The strength of these associations is considerable. For example, the researchers found a 10% decrease in the risk of mortality (i.e. death) when the frequency of social contact was monthly, versus “never.” Likewise, as the amount of social contact increases from monthly to daily, they found an 8% increase in the risk of death.
Why might daily social contact correspond to worse health outcomes? The researchers tested a few theories.
For example, they investigated, and dismissed, the possibility that deteriorating health might explain why daily social contact correlates with more mortality, i.e. because ill people are more likely to need and seek out extra contact and support. In fact, their research found that if anything, deteriorating health correlates with less social contact, not more.
Researchers Stavrova and Ren suggest that these results fit with the idea of marginal utility, whereby any additional unit of a consumed good (in this case social interaction) yields smaller and smaller benefits. At a certain point, further consumption does not yield any benefits at all, and in fact becomes unpleasant or burdensome. Think, for example, of the benefits of eating one piece of pizza versus ten pieces.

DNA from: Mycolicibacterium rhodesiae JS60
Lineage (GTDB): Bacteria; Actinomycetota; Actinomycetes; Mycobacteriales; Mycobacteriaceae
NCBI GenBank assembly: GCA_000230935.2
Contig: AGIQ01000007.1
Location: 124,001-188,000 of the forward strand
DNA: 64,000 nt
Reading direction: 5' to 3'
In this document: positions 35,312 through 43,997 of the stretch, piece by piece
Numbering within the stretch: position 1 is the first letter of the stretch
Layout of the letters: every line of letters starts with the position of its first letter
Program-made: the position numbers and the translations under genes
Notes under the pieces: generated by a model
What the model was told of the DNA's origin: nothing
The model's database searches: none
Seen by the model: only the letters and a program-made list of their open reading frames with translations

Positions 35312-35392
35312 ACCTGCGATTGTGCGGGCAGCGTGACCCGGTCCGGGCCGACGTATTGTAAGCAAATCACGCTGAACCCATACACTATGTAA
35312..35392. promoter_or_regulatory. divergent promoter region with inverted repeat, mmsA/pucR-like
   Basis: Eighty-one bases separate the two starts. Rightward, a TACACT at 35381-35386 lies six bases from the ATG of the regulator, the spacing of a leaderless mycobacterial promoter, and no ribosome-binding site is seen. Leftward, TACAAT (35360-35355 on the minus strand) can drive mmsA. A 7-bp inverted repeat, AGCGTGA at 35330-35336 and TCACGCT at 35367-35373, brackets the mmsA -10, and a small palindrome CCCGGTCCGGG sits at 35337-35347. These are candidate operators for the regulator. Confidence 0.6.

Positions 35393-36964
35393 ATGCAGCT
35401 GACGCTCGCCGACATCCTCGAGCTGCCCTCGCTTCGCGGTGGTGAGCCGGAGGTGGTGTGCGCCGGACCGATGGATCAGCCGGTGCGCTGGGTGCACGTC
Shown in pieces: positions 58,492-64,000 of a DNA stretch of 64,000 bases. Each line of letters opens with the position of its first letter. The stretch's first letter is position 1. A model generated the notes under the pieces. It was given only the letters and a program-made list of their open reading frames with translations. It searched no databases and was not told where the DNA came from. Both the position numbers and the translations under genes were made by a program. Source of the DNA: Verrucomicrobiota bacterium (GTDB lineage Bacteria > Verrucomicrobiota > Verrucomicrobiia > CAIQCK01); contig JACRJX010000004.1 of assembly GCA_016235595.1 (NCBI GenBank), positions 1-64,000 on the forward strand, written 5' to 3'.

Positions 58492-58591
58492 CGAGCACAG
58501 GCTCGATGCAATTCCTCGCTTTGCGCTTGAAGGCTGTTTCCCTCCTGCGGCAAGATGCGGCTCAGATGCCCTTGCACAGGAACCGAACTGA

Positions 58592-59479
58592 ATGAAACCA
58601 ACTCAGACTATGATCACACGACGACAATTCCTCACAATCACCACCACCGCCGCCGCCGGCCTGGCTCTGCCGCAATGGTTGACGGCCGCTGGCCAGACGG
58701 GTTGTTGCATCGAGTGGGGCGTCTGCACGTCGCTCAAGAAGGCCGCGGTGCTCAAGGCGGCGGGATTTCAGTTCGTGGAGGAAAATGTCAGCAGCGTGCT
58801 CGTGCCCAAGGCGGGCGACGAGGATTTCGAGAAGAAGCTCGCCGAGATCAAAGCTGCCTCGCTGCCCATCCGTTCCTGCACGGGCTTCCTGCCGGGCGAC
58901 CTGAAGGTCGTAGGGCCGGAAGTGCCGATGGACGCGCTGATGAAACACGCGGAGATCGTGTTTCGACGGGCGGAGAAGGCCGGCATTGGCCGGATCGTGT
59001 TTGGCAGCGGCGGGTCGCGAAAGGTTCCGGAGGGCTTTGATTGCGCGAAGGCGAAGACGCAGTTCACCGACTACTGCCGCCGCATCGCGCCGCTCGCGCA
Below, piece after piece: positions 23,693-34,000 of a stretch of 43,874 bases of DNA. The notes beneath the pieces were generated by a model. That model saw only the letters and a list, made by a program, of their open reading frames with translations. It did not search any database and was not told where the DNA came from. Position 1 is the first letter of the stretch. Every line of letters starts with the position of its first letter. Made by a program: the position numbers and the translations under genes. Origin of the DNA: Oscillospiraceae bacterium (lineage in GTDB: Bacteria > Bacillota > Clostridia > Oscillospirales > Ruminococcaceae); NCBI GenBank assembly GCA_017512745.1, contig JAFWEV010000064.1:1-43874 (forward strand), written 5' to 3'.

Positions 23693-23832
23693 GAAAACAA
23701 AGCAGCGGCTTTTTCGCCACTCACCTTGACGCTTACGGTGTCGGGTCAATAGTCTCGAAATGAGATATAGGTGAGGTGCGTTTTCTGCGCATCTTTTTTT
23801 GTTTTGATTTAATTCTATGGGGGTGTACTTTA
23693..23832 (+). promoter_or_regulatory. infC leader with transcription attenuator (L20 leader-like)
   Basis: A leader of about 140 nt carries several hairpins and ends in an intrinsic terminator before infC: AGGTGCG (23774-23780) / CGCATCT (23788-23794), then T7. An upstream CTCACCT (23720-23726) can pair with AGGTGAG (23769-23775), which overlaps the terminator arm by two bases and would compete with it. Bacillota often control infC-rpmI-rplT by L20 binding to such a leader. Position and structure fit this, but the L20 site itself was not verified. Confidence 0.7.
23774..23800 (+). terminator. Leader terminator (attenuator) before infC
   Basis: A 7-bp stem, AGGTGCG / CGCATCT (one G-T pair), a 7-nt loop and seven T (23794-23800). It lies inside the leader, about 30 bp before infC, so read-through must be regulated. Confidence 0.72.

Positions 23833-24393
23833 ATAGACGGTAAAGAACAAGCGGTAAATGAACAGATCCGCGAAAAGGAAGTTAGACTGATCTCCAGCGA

Another possibility is that extremely frequent social contact can divert resources from other health-benefitting activities. One example is solitude: not spending enough time alone correlates with reduced well-being. And research has found that some activities, like enjoying wilderness, are more enjoyable in solitude. Too much social contact can deprive us of these valuable me-time moments.
Furthermore, sometimes social contact itself can be stressful, and much research has linked stress to poor health. Socializing can also interfere with other aspects of life, such as work or family time. Having too much social contact might be associated with lower-quality social contacts. And some people might maintain a high amount of social contacts not because they want to, but because they feel they have to.
“Our results showed that higher frequency of social interactions is not necessarily associated with the best outcomes,” the authors conclude. “Instead, a more moderate frequency of social contacts can be considered optimal: socializing with others on a weekly or even monthly basis seems to be sufficient to yield the health benefits often associated with social relationships.”
“A higher (e.g., daily) frequency of social contacts is no longer associated with better health,” they write, “and is even related to higher mortality risks.”
In terms of future research, they write, “We hope that further studies would shed light on social or cultural norms that could prescribe individuals to socialize with others beyond the personally comfortable level.”
Study: “Is More Always Better? Examining the Nonlinear Association of Social Contact Frequency With Physical Health and Longevity“
Authors: Olga Stavrova and Dongning Ren
Published in: Social Psychological and Personality Science
Publication date: October 5, 2020
Photo: by Antonino Visalli via Unsplash